Sandiko was born in the district of Pandacan,
He first learned his alphabet at home. He began his formal education under Capitan
Manuel de Pandacan. Later, the family
moved to Pampanga where he continued the first and second years in Latin
lessons at the
He had two years of law, but he opted to concentrate on teaching Latin in a school in Malolos rather than finish the course.
his progressive ideas, he incurred the ire of the Spaniards, particularly of
the ecclesiastical authorities. To
escape persecution, he left for Hongkong and proceeded to
many young Filipinos of that time, he extensively toured
the Philippine Revolution broke out in August 1896, he was invited by his
compatriots to return to the
In the Revolutionary Government of Gen. Emilio Aguinaldo, he held various positions: Director of the Secretaria de Relaciones Exteriores, colonel of the Estado Mayor and brigadier general of the Revolutionary Army.
Gen. Aguinaldo created the Executive Board of the Hongkong Committee, Sandiko
was chosen one of its members. He played
a significant role in the purchase of firearms and ammunitions through an
American consul, Rounseville Wildman, at Hongkong in preparation from the
renewal of the war against the Spanish colonial rule in the
the early part of the American military government, he organized the
revolutionary committees under the guise of “recreational clubs,” first in
resigned from his job to become the Secretary of Interior on
After the capture of Gen. Artemio Ricarte in Paco, manila in the middle of 1900 and as a result of subsequent defeats of the Filipinos by the American forces, the revolutionary generals resorted to guerilla warfare thoughout the entire archipelago.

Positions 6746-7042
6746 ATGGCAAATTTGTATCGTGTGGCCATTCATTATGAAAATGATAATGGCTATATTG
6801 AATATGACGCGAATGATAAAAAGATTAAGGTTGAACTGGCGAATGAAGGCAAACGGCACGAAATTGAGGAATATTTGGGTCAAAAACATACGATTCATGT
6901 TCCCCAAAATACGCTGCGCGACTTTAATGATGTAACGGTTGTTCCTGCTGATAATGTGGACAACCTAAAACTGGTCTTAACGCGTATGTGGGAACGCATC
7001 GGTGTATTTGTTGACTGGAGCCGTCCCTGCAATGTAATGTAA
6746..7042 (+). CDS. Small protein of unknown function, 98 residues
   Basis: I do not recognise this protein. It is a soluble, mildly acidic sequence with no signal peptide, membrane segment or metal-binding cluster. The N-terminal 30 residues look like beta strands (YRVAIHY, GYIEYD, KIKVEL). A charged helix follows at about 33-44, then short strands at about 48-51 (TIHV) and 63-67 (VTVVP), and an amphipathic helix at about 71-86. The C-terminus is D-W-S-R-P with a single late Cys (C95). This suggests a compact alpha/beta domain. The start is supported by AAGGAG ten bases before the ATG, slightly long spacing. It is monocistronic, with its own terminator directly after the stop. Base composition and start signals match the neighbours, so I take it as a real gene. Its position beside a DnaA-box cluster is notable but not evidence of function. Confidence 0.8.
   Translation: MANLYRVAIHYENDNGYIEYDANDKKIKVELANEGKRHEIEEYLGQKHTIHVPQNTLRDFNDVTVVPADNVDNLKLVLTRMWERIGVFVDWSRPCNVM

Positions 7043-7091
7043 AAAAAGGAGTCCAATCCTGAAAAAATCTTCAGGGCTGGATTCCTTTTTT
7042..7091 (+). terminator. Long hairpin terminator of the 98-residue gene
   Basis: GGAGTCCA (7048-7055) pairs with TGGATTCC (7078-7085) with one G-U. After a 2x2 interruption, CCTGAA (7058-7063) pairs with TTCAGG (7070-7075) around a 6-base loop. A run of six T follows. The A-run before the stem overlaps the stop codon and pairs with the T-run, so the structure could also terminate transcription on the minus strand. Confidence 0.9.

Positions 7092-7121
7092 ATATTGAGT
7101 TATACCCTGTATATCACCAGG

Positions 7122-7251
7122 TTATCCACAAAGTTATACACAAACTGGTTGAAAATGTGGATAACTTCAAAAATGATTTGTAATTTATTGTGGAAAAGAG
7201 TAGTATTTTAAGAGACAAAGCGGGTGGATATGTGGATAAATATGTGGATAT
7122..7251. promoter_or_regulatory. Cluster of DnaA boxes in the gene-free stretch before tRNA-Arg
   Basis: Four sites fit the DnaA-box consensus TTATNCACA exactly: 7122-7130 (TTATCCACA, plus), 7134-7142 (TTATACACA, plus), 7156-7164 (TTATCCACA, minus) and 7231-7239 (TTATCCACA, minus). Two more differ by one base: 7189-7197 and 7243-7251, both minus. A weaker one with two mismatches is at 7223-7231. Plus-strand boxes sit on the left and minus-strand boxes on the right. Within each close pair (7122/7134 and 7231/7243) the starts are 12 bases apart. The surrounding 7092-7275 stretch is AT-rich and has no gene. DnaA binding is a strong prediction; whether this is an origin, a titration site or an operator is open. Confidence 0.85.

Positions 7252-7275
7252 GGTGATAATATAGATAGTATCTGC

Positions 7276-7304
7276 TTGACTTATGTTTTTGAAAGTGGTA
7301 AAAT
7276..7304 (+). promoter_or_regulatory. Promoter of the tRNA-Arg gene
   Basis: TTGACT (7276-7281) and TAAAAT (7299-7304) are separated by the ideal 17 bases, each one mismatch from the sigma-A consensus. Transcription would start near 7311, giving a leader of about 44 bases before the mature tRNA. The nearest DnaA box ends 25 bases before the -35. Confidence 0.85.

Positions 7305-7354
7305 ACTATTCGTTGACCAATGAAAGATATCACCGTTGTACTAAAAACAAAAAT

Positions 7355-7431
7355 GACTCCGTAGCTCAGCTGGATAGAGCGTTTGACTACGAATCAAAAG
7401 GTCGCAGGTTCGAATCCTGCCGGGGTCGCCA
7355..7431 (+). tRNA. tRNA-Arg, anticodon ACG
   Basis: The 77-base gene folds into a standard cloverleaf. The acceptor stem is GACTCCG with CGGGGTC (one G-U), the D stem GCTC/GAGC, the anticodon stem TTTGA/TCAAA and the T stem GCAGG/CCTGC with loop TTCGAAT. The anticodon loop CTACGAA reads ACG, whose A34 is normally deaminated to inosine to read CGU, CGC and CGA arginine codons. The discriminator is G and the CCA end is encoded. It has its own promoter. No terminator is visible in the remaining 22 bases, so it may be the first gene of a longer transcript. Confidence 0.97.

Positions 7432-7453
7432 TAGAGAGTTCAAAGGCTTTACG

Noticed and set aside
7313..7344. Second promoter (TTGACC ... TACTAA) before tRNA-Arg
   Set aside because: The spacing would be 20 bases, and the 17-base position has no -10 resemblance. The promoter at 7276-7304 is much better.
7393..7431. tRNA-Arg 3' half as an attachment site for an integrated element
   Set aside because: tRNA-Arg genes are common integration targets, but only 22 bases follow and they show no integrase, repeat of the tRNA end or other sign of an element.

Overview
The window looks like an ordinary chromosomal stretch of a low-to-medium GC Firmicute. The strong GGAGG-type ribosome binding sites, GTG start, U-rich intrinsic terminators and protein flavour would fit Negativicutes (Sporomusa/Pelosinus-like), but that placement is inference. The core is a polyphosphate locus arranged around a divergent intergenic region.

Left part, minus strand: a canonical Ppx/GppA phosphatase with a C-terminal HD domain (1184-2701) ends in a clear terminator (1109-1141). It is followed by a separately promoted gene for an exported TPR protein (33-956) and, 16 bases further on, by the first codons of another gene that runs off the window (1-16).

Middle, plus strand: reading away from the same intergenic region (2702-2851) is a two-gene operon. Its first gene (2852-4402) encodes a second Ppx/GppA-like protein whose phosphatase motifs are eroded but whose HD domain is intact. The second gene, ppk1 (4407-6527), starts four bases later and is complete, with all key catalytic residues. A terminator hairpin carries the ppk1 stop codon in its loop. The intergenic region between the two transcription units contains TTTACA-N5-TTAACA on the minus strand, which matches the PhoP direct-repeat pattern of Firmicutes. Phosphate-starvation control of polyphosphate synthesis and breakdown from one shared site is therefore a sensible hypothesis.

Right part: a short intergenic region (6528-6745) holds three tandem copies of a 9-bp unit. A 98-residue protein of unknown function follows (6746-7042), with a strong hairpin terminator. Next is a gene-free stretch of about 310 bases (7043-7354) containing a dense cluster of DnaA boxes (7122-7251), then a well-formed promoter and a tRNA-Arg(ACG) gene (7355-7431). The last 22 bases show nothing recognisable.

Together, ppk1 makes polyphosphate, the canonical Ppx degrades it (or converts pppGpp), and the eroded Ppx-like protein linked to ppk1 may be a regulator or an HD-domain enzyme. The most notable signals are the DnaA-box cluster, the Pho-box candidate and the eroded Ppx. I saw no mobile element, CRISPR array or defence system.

as delegate to represent the
the surrender of Gen. Mariano Trias on
losing his nationalistic fervor, he became one of the signers of a memorial
which was presented to the United States Congress asking for the immediate
independence of the
He served as senator representing the third senatorial district comprising the provinces of Tarlac, Nueva Ecija, Pampanga and Bulacan from 1919 to 1931. He became popular in the senate for his political conviction and was dubbed “Constructive Oppositionist.” During his term as senator, he became a member of the commissions for independence headed by Senate President Manuel L. Quezon in 1921 and Speaker Sergio Osmena, Sr. in 1992.
During the 1934-35 Constitutional Convention, he was elected
delegate of the first district of Bulucan, the oldest among 202 members. He was elected Second Vice-President of the
August body, in its initial meeting on
He retired from public life and spent his last years looking after his commercial and agricultural interests. He became the manager of two cigar factories: Katubusan and La Paz y Buen Viaje.
died, at his residence in